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Best way to do tapering on an M3

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  • Best way to do tapering on an M3

    I recently upgraded one of my M3's with the full upper foldback mod with parts from an M100 I parted out a while ago. It sounds incredible, but I want to take it to the next level and add tapering, and I was wondering how the best way to go about this is. The main way I've seen this done is that you replace the resistance wire with normal wire and run a resistor in series of the new tapered value. This value is usually 10 ohms, I presume because that's what the B3 tapering had for the top octave of the highest 3 drawbars. However, the value for most contacts on the organ is 24 ohms, as opposed to the 16 ohm standard you see in an M3. This creates a net decibel increase of 7 dB. I can't imagine that using a 10 ohm resistor in something with a 16 ohm standard would also increase the sound by 7 decibels. Would you instead want to use 2 ohm resistors so you have the same net 14 ohms and +7 dB? I haven't seen anyone do this but it seems more logical to me.

    Also, I was thinking about instead of replacing the wires which sounds like a mess, just cutting the wire, and trimming it down to the right resistance value. Since those wires are pretty long I think that cutting it down to 10 ohm would still give it enough length. This would probably not be the case for 2 ohms though.

    Any help or thoughts on this idea are greatly appreciated.
    Thanks!
    1949 Hammond CV w/1960 Leslie 45 (converted to 145), using H-1 and Leslie 25 amp
    1958 & 63 Hammond M3
    1963 Hammond L100 with 70s Leslie 120
    1979 Rhodes Piano

  • #2
    well.. i hope these thoughts are helpful....

    It's called "tapering" because there isn't a "standard value" -- not in the consoles. HammondWiki is a good reference in this matter.
    It is a standard value in spinets.

    What you suggest is completely doable. Hey, it's only time and trouble.

    If you've already added busbars and contacts, then resistance change is pretty much a hardware exercise exactly as you say. I've soldered bunches of resistors onto the backs of contacts (prior to installation - they're a total pain to do while in the manual). But while resistance helps to predict amplitude and relative output, ultimately it comes down to the actual p-p volts at each tone and terminal.

    Because I've only added resistors to added spinet contacts, I've never considered reloading the whole wire loom, which sounds like what you're after. That seems like a colossal amount of touch-time for a rather middling payoff that can be pretty closely emulated by some TG re-voicing. That, i've done. Took some bumps out. Put some ice in. Again, HammondWiki has those output maps and are good references for basing relative outputs. Obviously, it still comes down to your ears. I've never gotten it right the first time.

    Just like any other intrusive mod, opinions of such an undertaking will always differ. Some will say, "no problem, have at it," and others will say "You're gonna ruin your organ!" Both have valid points. My experience has been that big changes of this sort sometimes work out exactly as planned and lucky you. At the same time, nothing is ever "ruined". It just turns into a bigger project (which it always does, anyway).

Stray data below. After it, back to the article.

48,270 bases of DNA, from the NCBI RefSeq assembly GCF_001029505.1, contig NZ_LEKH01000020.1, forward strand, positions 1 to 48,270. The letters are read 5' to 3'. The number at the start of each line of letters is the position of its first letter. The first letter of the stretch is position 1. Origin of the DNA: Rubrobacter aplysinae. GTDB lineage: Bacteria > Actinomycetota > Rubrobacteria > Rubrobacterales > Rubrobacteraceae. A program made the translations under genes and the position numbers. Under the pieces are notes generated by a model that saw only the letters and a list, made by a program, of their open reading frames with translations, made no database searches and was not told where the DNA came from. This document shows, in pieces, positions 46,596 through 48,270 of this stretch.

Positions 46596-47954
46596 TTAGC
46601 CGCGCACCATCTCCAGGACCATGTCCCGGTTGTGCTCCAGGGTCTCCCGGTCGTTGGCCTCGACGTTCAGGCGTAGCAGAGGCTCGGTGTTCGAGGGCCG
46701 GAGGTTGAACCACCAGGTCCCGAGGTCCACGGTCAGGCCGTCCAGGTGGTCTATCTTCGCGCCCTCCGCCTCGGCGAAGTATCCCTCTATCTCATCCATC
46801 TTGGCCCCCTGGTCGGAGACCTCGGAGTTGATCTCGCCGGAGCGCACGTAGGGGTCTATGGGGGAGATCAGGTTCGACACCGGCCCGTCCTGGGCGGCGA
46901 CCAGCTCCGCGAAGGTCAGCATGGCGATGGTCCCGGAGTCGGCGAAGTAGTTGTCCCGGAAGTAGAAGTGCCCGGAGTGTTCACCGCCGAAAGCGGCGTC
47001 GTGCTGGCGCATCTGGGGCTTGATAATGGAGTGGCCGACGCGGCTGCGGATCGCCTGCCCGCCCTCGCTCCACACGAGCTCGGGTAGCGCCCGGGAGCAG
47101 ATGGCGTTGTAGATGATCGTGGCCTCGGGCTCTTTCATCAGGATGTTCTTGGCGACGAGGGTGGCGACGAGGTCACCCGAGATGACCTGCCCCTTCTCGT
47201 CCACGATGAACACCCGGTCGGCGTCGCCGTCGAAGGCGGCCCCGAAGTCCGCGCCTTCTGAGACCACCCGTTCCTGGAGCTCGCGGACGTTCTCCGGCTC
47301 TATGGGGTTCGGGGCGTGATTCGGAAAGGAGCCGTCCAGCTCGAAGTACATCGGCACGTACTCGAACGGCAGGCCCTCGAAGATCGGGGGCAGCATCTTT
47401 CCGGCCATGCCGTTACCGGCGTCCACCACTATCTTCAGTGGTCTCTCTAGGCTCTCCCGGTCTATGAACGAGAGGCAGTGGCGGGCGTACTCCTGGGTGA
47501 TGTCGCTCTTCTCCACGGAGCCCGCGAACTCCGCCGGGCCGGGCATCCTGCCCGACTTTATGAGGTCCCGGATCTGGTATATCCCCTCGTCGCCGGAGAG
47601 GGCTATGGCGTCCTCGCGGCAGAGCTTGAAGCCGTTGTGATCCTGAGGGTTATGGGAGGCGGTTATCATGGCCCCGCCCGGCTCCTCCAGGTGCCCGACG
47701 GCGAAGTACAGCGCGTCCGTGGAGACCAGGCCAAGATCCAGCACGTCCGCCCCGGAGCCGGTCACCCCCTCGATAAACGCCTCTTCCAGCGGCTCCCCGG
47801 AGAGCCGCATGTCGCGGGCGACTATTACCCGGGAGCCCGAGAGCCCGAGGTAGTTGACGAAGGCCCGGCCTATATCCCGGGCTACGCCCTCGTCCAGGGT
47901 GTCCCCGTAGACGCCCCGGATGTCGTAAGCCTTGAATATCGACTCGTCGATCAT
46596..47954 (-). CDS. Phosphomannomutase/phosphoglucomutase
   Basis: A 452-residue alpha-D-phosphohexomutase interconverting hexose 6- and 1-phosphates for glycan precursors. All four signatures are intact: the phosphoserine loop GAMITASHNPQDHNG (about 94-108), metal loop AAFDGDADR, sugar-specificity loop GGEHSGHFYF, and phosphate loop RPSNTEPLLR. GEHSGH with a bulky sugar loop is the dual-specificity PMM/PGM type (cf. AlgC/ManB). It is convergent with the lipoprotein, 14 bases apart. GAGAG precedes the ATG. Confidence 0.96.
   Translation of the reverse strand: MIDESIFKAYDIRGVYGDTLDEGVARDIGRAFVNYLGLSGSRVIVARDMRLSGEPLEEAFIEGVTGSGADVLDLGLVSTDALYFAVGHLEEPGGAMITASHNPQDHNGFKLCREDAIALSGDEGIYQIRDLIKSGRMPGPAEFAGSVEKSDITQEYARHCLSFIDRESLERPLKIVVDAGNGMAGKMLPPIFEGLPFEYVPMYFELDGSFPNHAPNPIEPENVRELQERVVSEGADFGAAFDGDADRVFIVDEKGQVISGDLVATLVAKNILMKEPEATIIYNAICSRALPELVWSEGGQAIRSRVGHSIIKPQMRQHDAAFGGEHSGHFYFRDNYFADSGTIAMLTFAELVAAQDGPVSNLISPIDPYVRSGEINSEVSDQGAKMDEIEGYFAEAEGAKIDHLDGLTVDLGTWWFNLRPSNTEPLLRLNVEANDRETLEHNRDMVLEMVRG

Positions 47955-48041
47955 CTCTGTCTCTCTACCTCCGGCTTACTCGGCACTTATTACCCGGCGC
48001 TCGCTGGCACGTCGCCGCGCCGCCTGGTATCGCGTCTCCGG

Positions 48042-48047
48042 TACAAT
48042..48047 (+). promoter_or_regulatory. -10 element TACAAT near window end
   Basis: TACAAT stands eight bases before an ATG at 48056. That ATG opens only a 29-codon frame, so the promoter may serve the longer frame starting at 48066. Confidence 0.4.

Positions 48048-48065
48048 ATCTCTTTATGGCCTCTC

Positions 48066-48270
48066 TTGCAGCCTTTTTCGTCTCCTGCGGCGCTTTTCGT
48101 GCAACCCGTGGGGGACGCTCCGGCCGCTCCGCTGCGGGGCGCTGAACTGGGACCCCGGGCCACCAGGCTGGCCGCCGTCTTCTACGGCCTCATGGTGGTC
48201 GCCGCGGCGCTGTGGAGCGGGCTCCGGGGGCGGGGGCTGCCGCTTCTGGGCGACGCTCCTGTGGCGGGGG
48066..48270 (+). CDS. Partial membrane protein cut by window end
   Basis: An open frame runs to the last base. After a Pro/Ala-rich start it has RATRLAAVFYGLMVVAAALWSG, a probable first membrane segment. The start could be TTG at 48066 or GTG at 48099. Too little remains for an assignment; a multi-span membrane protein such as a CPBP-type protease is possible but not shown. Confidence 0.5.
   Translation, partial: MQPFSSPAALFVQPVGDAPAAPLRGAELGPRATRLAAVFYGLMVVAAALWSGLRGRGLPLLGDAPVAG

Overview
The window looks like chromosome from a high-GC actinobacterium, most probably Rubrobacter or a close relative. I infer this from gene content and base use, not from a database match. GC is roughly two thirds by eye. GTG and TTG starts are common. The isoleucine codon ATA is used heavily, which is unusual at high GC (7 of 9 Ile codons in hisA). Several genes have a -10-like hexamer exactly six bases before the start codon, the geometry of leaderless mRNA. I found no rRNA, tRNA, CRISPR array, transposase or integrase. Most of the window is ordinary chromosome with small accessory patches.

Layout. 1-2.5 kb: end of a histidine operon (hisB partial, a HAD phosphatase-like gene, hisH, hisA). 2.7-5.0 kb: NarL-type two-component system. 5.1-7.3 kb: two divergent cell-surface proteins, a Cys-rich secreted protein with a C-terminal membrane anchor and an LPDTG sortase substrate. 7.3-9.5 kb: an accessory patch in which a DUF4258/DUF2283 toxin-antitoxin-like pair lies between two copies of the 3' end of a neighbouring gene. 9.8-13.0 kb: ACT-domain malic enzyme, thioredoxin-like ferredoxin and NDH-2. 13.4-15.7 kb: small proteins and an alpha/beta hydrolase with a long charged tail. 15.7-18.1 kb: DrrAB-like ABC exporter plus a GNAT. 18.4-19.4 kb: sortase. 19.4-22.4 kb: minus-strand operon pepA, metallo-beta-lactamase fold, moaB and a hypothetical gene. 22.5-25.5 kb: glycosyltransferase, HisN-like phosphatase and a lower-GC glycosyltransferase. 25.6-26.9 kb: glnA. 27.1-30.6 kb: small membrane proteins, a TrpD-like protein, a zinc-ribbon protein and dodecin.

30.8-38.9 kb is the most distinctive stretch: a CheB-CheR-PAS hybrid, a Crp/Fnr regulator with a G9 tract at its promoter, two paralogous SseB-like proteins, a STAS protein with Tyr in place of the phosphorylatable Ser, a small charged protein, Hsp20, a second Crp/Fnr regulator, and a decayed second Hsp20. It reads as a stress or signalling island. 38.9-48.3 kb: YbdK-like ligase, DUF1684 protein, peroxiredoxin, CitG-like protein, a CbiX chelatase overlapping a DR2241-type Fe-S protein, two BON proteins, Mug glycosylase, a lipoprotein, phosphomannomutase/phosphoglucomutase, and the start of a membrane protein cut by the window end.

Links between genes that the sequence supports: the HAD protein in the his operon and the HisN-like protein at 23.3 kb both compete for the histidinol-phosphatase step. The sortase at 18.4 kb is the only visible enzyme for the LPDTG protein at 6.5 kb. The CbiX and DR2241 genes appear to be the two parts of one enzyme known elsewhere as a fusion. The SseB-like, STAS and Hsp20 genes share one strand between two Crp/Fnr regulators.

You could really have a screamer when you're done.






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    • #3
      What I'm mainly referring to is that many of the contacts in a console are 24 ohm, which is the 0 dB pass through point. The tapered top octaves have resistance values of 10 ohms, giving them + 7dB. Given that M3's are not 0 dB at 24 ohms and have a standard 16 ohm, which I guess you could call 0 dB. This being said, putting 10 ohm resistors in would not create + 7 dB, like how many taper mods do it. Would this mean that you'd want to put some other resistance value in here? That's my main concern/question.
      1949 Hammond CV w/1960 Leslie 45 (converted to 145), using H-1 and Leslie 25 amp
      1958 & 63 Hammond M3
      1963 Hammond L100 with 70s Leslie 120
      1979 Rhodes Piano

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      • #4
        Hi Alek, the main problem with cutting the resistance wires to the correct length is the impracticality of unspooling... The normal mod usually leaves the existing wire in the spool and puts a resistor and plain wire in parallel with the existing wire, so no removal required.
        -1958 Hofner 550 archtop guitar -1959 C3 and PR40- -1964 Busillachio Harmonium- -1964 M101-
        -1967ish Leslie 122- -1975 T500 (modded..chopped, and reassembled!)-
        -DIY 760 FrankenLeslie/rat hideout-
        -1980 Electrokey Electric Piano- -Yamaha electric Harmonium (early 80's?)-
        -1990 Jansen GMF150 amp- -1992 Korg 01W/fd- -1992 G&L S-500 geetar.

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        • #5
          By the way, here's Carsten Meyer's chart on the tapering for all Hammond models... SO GOOD!
          https://www.keyboardpartner.de/hammo...rdTapering.png
          -1958 Hofner 550 archtop guitar -1959 C3 and PR40- -1964 Busillachio Harmonium- -1964 M101-
          -1967ish Leslie 122- -1975 T500 (modded..chopped, and reassembled!)-
          -DIY 760 FrankenLeslie/rat hideout-
          -1980 Electrokey Electric Piano- -Yamaha electric Harmonium (early 80's?)-
          -1990 Jansen GMF150 amp- -1992 Korg 01W/fd- -1992 G&L S-500 geetar.

          Comment

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